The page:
Picture of nerve cellsGetting through menopause is a lot easier for many women who decide to take hormone replacement therapy, or HRT. However, that helpful medication may not be so helpful for your hearing.

While this is still being studied, enough research has shown that there is a connection between hormone use and hearing levels after menopause — and the connection makes it all the more important for women who want to take HRT to speak with their doctors and an audiologist about the potential effects on hearing.

Estrogen and Your Hearing

Estrogen has been found to be linked to hearing levels and sound processing. It actually helps carry signals to your brain and does so in a lightning-fast manner. For a long time, estrogen was thought to play a role in falling hearing levels in postmenopausal women, with less estrogen equaling a greater risk of having hearing loss.

Estrogen was thought to be protective of hearing because men, who obviously have lower levels of estrogen than women, tend to have more age-related hearing loss. At least one study found that HRT could have a beneficial effect on hearing because the women taking HRT in that study had better results on hearing tests. There was also a population that was estrogen-deficient due to a disease, and the people in that group showed signs of age-related hearing loss much earlier than populations that did not have that disease.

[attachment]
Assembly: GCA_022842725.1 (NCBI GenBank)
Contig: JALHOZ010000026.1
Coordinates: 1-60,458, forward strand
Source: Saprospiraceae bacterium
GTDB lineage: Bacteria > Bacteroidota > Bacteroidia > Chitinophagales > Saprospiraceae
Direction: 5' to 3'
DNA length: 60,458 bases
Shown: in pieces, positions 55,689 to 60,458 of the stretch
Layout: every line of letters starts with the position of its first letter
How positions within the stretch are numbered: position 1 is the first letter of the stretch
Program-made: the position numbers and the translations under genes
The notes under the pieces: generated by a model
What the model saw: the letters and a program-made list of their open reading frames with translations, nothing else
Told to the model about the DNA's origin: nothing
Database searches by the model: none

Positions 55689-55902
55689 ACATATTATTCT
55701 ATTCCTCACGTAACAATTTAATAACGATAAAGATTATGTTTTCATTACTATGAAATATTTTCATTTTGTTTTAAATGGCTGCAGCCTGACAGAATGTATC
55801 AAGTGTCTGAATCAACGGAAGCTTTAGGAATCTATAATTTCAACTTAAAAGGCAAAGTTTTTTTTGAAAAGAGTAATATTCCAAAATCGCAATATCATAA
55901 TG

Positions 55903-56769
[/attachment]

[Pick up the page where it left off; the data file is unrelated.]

However, now there’s more evidence that HRT may hurt hearing in postmenopausal women, possibly because of the composition of the medication. In 2006, a study in the Proceedings of the National Academy of Sciences found that women who took HRT containing progestin had hearing losses that were up to 30 percent worse than the hearing losses found in women taking HRT with no progestin. (The HRT in the study contained either estrogen or a combination of estrogen and progestin.) The 2006 study mentioned a 2004 study that had found HRT might be harmful, but the 2006 study was the first time that a potential culprit in the HRT had been identified. The 2006 study also showed that HRT with estrogen alone appeared to offer no protective benefit.

Now a 2017 study has also found that HRT could be harmful to post-menopausal women’s hearing. This study found slightly different results than the others, but the results still have serious implications for women thinking of taking HRT. The 2017 study found that levels of hearing loss in postmenopausal women were linked to both the age at menopause and the duration of the HRT treatment, as well as simply being on HRT to begin with. This study showed that HRT with estrogen and combined estrogen/progestogen (progestins are synthetic progestogens) both affected hearing loss, and neither had an apparent protective effect.

For women who want to take HRT to soothe menopause symptoms that have been interfering with their daily lives, these study results are a sign that getting a baseline audiogram (and even a full hearing evaluation) is essential if they decide to start HRT. Women also need to discuss the risk factors with their doctors to see if one particular course might be better than another.